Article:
It’s still Temur Reclamation’s world, but with a large field of 318 players turning out for Players Tour Online 4 there’s plenty going on in the new Standard.
We’ll start with the headliner. After a dominant performance a week ago where Temur Reclamation took down both Players Tour Online 1 and 2, it wasn’t even the most popular deck in Players Tour Online 3–Bant Ramp took that honor.
In the second event of the weekend, Temur was back on top, though in a much less dominant way. Just over 26% of players brought the deck, while Bant Ramp comprised 17% of the field, likely on the back of its strong matchup against the Wilderness Reclamation decks. A surprise third was Rakdos Knights, while Sultai Ramp declined precipitously from last weekend falling to just 5% of the metagame. Reviewing all the decks in Players Tour Online 4, here’s how the full metagame broke down:
Temur Reclamation hasn’t changed much, with pilots opting to stick with what works rather than try and keep pace with a metagame rapidly shuffling itself to beat the top deck.
Bant Ramp was touted as one of the best answers to Temur Reclamation. It boasted a positive win rate against it last week, and it’s unsurprising to see so many players pick it up this weekend.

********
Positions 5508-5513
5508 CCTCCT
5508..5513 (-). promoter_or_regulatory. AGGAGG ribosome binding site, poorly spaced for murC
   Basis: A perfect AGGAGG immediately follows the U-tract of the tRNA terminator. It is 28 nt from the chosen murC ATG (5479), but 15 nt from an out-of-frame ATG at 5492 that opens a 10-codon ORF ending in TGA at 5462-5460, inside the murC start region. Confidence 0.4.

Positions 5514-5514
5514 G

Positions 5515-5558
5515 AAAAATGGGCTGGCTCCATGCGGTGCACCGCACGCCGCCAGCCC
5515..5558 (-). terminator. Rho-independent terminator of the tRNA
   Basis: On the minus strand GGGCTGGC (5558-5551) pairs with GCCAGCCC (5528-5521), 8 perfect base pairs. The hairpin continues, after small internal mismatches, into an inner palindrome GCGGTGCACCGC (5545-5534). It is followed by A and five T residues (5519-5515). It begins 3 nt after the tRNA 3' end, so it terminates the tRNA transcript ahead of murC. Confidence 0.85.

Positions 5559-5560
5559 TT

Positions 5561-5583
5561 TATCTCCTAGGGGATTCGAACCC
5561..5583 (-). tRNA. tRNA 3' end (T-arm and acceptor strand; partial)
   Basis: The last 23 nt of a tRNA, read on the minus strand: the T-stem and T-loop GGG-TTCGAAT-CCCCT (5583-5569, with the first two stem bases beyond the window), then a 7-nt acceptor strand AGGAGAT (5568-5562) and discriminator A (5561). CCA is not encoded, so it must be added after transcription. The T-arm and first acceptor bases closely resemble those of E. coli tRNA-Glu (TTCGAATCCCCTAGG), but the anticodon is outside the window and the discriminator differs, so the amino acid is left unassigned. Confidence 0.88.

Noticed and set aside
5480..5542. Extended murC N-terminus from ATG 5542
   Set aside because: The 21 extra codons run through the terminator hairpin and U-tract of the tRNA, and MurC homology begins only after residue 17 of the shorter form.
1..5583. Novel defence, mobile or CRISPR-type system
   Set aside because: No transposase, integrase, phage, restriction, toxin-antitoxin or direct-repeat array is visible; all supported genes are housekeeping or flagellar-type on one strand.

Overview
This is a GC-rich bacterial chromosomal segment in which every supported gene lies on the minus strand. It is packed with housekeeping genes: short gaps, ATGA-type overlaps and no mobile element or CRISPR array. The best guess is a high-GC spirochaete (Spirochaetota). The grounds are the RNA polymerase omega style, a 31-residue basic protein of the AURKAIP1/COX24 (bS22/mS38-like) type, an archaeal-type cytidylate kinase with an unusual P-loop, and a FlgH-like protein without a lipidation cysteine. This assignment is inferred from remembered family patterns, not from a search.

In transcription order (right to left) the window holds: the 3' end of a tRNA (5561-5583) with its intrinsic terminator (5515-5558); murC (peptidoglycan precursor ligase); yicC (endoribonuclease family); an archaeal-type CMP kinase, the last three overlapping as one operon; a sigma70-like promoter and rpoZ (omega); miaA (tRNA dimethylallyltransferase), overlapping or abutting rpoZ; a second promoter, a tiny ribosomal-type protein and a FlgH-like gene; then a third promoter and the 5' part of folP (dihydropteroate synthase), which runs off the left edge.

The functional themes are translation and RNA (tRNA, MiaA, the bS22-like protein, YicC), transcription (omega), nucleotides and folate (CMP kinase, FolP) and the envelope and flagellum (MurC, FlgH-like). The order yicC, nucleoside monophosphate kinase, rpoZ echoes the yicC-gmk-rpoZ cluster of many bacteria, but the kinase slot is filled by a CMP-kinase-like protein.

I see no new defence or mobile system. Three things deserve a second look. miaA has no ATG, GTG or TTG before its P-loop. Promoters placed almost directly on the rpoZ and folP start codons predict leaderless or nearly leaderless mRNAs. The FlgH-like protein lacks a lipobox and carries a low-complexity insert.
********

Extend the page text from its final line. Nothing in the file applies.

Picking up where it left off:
The other deck to do well against Temur last week was Mono-Green Monsters, but it seemed that players weren’t quite ready to (virtually) sleeve up
Where they went instead is Knights. Rakdos Knights was virtually unrepresented last weekend but made a surge in Players Tour Online 4, clocking in as the third-most popular deck in the field. What the Rakdos version loses in
The “Other” category is especially full this week, and there are a few gems to find. The most interesting is Mono-White Aggro, built by Magic Pro League member Chris Kvartek and piloted to early success by Jonathan Sukenik. It’s a true throwback, looking much like the Mono-White Aggro deck that found success before rotation last year. It combines serviceable early creatures like
The deck gets in underneath Temur Reclamation, using a stream of small creatures to outpace removal, while leaning on cards like
While some players like Kvartek looked away from Mono-Red for their aggro needs, other players got even more creative. Jack Dobbin showed up with a throwback
As you can see, the metagame has shifted by degrees since last week’s tournament, and the result seems to be a format less defined by a dominant Temur Reclamation deck. But it’s still the most-played deck in the tournament–will it triumph again, or will any of the upstart lists help to knock it off its perch?